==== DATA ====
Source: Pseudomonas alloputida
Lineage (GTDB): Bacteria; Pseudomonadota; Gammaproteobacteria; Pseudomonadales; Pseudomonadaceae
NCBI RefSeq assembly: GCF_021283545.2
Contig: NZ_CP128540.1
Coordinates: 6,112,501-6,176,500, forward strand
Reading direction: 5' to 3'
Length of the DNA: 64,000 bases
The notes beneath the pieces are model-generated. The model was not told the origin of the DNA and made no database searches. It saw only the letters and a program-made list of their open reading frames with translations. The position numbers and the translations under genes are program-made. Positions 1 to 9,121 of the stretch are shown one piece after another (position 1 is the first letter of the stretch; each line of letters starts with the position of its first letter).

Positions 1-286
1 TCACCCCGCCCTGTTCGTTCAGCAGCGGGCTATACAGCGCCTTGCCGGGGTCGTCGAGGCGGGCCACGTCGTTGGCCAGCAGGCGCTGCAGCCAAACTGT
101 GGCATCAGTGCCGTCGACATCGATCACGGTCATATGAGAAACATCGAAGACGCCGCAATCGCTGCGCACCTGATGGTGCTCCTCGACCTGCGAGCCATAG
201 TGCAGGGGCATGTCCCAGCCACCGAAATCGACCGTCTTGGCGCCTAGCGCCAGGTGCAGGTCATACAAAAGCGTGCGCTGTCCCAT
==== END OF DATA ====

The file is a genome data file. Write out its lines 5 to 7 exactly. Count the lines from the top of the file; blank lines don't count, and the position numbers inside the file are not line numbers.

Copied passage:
Coordinates: 6,112,501-6,176,500, forward strand
Reading direction: 5' to 3'
Length of the DNA: 64,000 bases